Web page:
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Sohrab Erabi: a new martyr for Iran's protesters?

The teenager disappeared June 15, when hundreds of thousands rallied in Tehran. Officials notified his mother of his death only on Saturday, despite her repeated inquiries at courts and prisons.

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An additional 190 people arrested late last week

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Erabi's mother, Parvin Fahimi, had made numerous inquiries at prisons and courts since he disappeared, according to the International Campaign for Human Rights in Iran. On Saturday, she was finally called in by officials and asked to identify her son in several photographs of corpses.

"The lack of transparency and calculated delay in releasing the information about [Erabi's] unexplained death only raises anxieties about scores of others who are among the disappeared as well as those who have been held in incommunicado detention, with no contact to family members or lawyers, many for almost a month," said the group in a statement. "An additional approximately 190 persons were arrested following the most recent demonstrations on 9 July."

Erabi was buried on Monday in Tehran's enormous Behesht-e Zahra cemetery, one of the largest in the world, monitored by large numbers of plainclothes security forces. Within hours, videos circulated on YouTube showing Erabi's head-scarved mother sobbing as he was laid to rest. About 500 people attended the service and short speeches were given by Erabi's male relatives.

"I think they told them [Erabi's male relatives] not to kick up too much of a fuss," said Mrs. Mohamadi. "No one told me this, but you'd think that's what happened given how quickly it ended."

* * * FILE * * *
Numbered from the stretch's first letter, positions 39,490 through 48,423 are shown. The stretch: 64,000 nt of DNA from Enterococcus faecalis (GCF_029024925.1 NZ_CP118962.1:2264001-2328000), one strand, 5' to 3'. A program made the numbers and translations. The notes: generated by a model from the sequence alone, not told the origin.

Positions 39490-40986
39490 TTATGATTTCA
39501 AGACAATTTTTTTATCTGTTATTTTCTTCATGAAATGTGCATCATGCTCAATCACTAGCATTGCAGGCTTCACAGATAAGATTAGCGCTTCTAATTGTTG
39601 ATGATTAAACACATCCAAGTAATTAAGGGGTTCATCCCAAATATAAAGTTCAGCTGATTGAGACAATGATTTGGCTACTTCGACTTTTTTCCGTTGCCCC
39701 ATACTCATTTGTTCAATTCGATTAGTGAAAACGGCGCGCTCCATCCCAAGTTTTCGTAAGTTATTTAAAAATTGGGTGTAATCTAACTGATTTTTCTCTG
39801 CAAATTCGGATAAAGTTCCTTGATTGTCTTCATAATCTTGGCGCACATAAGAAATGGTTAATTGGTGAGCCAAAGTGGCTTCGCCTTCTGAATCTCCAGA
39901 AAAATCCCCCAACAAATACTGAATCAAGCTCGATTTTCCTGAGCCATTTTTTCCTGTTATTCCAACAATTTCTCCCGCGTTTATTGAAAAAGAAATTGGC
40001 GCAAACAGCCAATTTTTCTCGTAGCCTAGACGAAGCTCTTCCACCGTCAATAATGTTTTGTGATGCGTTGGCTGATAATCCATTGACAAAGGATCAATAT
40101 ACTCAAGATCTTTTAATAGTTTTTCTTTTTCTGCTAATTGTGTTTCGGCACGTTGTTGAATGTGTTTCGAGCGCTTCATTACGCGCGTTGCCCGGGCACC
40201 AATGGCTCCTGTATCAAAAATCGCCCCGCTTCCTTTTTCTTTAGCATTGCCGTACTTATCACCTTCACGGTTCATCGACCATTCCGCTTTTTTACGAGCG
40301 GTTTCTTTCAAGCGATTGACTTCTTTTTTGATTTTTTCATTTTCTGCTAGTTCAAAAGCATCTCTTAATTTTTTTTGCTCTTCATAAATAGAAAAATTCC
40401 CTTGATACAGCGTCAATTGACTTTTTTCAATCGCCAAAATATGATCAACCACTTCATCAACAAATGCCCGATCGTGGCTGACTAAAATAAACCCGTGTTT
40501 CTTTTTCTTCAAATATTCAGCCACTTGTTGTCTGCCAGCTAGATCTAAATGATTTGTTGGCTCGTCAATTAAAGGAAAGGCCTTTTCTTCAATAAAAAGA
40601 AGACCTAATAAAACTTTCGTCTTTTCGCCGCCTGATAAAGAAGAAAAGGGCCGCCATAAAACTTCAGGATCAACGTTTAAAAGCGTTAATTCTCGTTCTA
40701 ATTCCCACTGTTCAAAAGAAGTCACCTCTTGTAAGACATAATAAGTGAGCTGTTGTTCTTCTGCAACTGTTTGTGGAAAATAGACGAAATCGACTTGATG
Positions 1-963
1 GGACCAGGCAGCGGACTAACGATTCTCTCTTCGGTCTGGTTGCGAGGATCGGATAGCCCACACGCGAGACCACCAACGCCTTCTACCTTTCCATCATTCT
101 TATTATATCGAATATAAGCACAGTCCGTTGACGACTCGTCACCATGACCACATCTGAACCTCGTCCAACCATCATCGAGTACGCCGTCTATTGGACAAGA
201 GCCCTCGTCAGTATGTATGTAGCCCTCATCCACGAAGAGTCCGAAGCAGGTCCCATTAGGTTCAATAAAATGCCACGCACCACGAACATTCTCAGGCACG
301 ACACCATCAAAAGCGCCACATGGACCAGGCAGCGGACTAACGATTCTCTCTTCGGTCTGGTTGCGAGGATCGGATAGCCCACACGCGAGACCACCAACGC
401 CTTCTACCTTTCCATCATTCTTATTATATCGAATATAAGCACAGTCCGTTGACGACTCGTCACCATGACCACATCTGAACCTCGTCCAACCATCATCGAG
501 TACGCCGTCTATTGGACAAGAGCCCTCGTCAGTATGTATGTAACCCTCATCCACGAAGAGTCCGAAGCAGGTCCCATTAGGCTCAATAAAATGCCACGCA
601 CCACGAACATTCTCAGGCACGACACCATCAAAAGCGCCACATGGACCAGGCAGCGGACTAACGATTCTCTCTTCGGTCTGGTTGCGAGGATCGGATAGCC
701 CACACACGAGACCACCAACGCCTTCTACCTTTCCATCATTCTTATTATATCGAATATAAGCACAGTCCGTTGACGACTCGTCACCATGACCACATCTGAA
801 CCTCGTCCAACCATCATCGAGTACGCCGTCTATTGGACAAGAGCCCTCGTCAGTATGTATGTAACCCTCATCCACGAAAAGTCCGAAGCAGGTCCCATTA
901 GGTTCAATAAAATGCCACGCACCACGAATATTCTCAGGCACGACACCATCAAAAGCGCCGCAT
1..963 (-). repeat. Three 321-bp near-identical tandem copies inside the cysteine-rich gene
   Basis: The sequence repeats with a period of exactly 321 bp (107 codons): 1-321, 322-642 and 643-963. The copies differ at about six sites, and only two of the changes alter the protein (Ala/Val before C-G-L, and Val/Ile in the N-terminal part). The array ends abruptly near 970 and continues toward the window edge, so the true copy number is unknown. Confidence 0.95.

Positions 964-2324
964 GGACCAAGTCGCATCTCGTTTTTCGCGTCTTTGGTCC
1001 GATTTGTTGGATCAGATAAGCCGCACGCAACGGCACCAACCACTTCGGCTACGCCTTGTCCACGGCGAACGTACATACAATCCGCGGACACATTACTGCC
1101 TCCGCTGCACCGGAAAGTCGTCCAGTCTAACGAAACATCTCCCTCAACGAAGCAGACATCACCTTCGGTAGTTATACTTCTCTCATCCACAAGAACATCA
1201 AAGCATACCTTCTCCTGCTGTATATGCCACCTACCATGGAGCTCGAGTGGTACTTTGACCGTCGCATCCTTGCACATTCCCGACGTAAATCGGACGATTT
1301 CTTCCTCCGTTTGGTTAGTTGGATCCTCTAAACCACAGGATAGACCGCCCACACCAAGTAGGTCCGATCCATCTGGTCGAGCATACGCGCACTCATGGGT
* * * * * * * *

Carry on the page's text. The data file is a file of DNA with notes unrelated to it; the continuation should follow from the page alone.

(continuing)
Attempt to connect Erabi to greater legacy

In Iran, at least 20 people have been killed so far in countrywide rioting protesting the June 12 presidential election that returned Iranian President Mahmoud Ahmadinejad to power with a 63 percent share of the vote. Defeated presidential candidate Mir Hossein Mousavi contested the election and is refusing to relinquish his claim despite a partial recount of the votes by the Guardian Council, that found no evidence of vote-rigging.

During the 1979 Islamic revolution, dead demonstrators were dubbed martyrs, inspiring crowds of religious Iranians who felt that the ruling shah's troops were seeking to suppress Iran's Islamic identity. Attitudes are more muted this time, with few of the casualties being universally accepted as martyrs.

"There is a cultural divide with many not wanting to use the term because they feel the term has been overused by the government and is infused with religion," says Hadi Ghaemi, director of the International Campaign of Human Rights in Iran. "But calling someone a martyr can also merely signify that this person did not die in vain but his death had a purpose."